The Official Journal of EuroPCR and the European Association of Percutaneous Coronary Interventions (EAPCI)

Interventions for valvular disease and heart failure

A review of recommendations for infective endocarditis prevention in patients undergoing transcatheter aortic valve implantation

EuroIntervention 2021;16:1135-1140. DOI: 10.4244/EIJ-D-19-00993

1. Department of Infectious Diseases and Hospital Hygiene, Kantonsspital Aarau, Aarau, Switzerland; 2. Department of Cardiology, Bern University Hospital, Inselspital, University of Bern, Bern, Switzerland; 3. Department of Fundamental Microbiology, University of Lausanne, Lausanne, Switzerland; 4. Department of Clinical Microbiology, Mater Misericordiae University Hospital, University College Dublin, Dublin, Ireland; 5. Department of Infectious Diseases and Hospital Epidemiology, University Hospital Basel, University of Basel, Basel, Switzerland; 6. Department of Cardiology, University Hospital Basel, University of Basel, Basel, Switzerland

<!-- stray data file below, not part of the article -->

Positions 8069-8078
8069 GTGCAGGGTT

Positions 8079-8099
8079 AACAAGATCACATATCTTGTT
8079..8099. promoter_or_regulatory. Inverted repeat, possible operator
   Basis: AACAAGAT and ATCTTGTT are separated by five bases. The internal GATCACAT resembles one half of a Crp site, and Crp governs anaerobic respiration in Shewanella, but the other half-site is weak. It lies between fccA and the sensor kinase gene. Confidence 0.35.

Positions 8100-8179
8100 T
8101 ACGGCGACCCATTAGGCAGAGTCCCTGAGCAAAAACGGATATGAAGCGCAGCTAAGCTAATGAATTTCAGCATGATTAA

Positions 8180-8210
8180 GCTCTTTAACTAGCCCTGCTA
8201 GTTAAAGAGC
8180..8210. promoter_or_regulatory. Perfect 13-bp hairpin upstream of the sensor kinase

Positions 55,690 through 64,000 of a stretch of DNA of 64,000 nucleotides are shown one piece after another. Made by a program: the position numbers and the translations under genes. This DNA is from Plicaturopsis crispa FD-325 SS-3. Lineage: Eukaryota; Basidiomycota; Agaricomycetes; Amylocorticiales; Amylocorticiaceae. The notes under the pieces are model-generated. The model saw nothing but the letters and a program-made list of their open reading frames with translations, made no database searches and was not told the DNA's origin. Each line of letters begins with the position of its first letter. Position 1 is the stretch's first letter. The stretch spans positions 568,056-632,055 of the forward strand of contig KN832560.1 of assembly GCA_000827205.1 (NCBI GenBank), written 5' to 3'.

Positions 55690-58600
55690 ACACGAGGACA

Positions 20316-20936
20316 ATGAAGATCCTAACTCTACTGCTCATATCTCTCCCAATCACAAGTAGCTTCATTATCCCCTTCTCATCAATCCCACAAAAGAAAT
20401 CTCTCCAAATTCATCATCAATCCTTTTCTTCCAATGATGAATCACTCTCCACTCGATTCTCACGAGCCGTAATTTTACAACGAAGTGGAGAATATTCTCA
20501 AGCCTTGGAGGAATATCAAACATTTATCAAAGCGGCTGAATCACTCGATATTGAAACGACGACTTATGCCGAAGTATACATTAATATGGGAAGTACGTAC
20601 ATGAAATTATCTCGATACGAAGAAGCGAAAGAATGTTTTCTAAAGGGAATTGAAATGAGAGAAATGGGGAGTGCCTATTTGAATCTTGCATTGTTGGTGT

Infective endocarditis (IE) after transcatheter aortic valve implantation (TAVI) is a new disease entity. The rate of IE after TAVI is similar to that after surgical aortic valve replacement (SAVR), but mortality and prevalence of Enterococcus spp. as causing pathogens are significantly higher. Guidelines on infection prevention measures before TAVI procedures are currently lacking. We performed a structured review of the available data to provide interim recommendations based on guidelines to prevent infections issued by the World Health Organization as well as guidelines by professional societies from Europe and the USA. Such interim recommendations based on expert opinions are probably justified until large randomised trials provide strong evidence for infection control in TAVI, because IE after TAVI is often related to the TAVI procedure itself and the associated mortality rate is high. Antibiotic prophylaxis should be adapted from an intravenous cephalosporin to, e.g., amoxicillin/clavulanic acid, to cover enterococci. In addition, infection control should follow operating room standards as far as is reasonable, even if the evidence for this recommendation is very low. These recommendations are endorsed by the International Society for Cardiovascular Infectious Diseases (ISCVID).

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